How do we recall a past occurring prior to our visit to the planet? The physicists are busy trying to recall the origin of the universe, and beyond. Meantime, I’ve been busy visiting the Baroque era of the 17th and 18th Centuries. We discover timelines to be arbitrarily drawn. Borges explains in his Kafka and his Precursors, arguing how Kafka influenced Shakespeare, for example. And J. S. Bach, even when played on so called period instruments in a cold church in Saxony, continues to be influenced by Thelonious Monk. It’s best to keep the algorithms confused, guessing.
For some time, Penelope Fitzgerald’s novel The Blue Flower sat buried in the to-be-read stack, even as all her other novels were read, some more than once: The Bookshop, At Freddie’s, Offshore. The problem seemed to rest in the tag historical novel. But couldn’t Offshore also be considered a so-called historical novel? In any case, it was Eric Siblin’s The Cello Suites: J. S. Bach, Pablo Casals, and the Search for a Baroque Masterpiece, thoroughly enjoyed, that brought about a reconsideration of The Blue Flower, bringing it to the top of the stack, opened, and listened to.
Here is an example of how Penelope influences the Baroque era of Saxony:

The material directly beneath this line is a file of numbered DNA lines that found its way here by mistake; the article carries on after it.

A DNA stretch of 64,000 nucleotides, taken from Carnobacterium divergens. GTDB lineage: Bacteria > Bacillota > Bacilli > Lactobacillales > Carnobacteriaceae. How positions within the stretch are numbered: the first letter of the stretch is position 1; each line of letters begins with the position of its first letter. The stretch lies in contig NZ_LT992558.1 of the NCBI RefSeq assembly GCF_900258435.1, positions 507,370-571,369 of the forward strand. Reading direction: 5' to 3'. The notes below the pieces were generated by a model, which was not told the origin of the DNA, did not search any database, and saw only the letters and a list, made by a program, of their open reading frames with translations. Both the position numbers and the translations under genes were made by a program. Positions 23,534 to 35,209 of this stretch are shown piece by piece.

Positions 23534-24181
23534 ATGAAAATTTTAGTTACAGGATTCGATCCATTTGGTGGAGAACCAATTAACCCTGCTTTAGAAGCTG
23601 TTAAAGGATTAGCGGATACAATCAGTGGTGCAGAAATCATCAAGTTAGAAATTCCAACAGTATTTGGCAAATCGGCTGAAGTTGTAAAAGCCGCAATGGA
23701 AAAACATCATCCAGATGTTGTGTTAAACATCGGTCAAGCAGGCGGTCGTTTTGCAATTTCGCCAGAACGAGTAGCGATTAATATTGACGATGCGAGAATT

“‘I am not sure about that,’ said Fritz. ‘Luck has its rules, if you can understand them, and then it is scarcely luck.’The Blue Flower, 1995, Penelope Fitzgerald, page 30 in the Second Mariner Books edition 2014.
‘Yes, but every evening at dinner, to sit there while these important people amused themselves by giving you too much to drink, to have your glass filled up again and again with fine wines, I don’t know what…What did they talk about?’
‘Nature-philosophy, galvanism, animal magnetism and freemasonry,’ said Fritz.
‘I don’t believe it. You drink wine to forget things like that. And then at night, when the pretty women come creaking on tiptoe up the stairs to find the young innocent, and tap at your door, T R I U M P H !’
‘There are no women,’ Fritz told him, ‘I think perhaps my uncle did not invite any.’
‘No women!’ cried Erasmus. ‘Who then did the washing?'”
It’s that bit of who does the washing, to cite but one example, which begins her 20th Century novel and remains a motif throughout where Penelope influences the Baroque era that is her setting.